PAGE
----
8:26 The total weight of the gold earrings he requested came to seventeen hundred gold shekels. 1 This was in addition to the crescent-shaped ornaments, jewelry, 2 purple clothing worn by the Midianite kings, and the necklaces on the camels. 3 8:27 Gideon used all this to make 4 an ephod, 5 which he put in his hometown of Ophrah. All the Israelites 6 prostituted themselves to it by worshiping it 7 there. It became a snare to Gideon and his family.
1 sn Seventeen hundred gold shekels would be about 42.7 pounds (19.4 kilograms) of gold.
2 tn Or “pendants.”
3 tn Heb “the ornaments which were on the necks of their camels.”
4 tn Heb “made it into.”
5 sn In Exod 28:4-6 and several other texts an ephod is described as a priestly or cultic garment. In some cases an ephod is used to obtain a divine oracle (1 Sam 23:9; 30:7). Here the ephod is made of gold and is described as being quite heavy (70-75 lbs?). Some identify it as an idol, but it was more likely a cultic object fashioned in the form of a garment which was used for oracular purposes. For discussion of the ephod in the OT, see C. F. Burney, Judges, 236-43, and R. de Vaux, Ancient Israel, 349-52.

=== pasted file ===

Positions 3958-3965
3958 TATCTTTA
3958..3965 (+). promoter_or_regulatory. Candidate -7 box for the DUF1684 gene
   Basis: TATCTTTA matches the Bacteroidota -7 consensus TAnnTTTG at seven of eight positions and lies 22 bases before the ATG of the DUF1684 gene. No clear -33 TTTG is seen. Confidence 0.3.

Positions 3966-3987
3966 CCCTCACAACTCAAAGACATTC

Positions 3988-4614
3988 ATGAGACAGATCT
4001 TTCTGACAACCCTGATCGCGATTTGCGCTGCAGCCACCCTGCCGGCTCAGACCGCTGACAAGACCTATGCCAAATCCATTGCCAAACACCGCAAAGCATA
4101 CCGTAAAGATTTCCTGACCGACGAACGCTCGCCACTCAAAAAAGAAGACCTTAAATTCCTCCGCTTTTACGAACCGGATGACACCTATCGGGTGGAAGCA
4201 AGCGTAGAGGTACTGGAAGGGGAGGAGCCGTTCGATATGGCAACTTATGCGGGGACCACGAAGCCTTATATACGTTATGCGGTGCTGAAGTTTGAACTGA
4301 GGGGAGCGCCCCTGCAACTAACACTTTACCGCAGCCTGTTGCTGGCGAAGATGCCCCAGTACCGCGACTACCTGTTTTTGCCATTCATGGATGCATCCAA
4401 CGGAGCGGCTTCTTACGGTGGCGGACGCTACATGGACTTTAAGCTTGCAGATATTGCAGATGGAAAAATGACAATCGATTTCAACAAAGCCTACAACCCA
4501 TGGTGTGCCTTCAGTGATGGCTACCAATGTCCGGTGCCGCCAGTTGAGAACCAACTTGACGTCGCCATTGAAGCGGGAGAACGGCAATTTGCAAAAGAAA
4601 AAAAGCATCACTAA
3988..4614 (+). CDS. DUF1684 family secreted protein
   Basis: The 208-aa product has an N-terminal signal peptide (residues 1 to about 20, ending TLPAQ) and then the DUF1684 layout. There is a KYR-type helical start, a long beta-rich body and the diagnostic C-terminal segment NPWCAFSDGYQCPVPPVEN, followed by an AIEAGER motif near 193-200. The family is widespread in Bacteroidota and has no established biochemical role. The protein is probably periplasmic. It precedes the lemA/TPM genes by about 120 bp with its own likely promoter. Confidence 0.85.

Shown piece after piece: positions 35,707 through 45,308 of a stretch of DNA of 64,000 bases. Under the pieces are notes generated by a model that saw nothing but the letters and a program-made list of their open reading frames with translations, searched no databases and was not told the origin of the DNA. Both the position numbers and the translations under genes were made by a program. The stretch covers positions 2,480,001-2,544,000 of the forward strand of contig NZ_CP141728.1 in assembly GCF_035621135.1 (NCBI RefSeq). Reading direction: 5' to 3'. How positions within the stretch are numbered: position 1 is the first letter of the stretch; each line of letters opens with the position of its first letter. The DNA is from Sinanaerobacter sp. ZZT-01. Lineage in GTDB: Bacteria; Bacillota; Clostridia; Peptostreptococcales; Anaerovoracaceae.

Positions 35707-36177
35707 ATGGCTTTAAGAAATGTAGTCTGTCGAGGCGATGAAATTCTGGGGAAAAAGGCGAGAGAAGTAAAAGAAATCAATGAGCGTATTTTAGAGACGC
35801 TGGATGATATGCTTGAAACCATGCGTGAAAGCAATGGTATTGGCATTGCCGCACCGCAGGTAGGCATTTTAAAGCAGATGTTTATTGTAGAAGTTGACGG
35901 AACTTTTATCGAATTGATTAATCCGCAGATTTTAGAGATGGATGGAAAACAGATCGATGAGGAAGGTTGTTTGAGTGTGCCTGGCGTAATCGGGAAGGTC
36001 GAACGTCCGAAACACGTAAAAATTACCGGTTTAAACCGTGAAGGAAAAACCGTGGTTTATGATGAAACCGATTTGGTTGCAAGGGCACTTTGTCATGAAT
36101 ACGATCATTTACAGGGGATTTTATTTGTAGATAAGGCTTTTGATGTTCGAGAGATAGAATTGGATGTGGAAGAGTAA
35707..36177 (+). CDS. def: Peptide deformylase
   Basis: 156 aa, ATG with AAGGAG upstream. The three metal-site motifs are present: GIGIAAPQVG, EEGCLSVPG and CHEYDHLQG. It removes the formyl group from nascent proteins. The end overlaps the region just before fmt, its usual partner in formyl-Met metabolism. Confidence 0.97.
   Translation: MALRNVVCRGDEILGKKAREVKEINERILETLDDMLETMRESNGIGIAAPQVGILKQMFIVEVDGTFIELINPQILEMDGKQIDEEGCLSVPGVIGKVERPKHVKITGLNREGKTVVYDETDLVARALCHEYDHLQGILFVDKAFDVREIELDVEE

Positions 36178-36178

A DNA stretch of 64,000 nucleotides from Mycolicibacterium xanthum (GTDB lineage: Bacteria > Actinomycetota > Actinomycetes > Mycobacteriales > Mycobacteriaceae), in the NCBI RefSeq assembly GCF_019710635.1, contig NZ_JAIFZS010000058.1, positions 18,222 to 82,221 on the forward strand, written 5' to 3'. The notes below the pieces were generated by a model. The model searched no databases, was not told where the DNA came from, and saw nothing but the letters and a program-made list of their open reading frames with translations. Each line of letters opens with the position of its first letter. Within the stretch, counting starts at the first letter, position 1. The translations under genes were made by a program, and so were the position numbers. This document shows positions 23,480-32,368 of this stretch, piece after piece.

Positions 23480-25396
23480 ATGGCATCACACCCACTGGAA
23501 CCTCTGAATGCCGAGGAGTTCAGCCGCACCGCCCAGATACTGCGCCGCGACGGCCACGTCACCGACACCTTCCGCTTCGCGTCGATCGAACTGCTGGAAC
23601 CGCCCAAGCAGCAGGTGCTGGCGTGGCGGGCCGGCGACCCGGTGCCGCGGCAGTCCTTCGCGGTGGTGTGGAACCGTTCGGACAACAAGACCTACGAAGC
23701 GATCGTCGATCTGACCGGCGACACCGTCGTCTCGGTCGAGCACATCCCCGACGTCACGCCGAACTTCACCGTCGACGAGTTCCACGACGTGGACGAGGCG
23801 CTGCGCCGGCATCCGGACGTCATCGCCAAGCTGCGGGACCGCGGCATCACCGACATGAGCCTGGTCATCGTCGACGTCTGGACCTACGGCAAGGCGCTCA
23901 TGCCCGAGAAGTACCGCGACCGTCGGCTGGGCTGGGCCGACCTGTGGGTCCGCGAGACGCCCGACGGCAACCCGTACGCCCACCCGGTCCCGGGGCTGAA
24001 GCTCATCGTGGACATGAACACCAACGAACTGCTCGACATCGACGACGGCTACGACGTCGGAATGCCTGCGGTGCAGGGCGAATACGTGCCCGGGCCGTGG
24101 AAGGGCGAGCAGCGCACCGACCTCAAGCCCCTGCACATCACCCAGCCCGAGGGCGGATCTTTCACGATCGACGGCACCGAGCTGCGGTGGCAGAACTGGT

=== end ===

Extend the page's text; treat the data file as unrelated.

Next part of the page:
6 tn Heb “Israel” (a collective singular).
7 tn The words “by worshiping it” are supplied in the translation for clarity.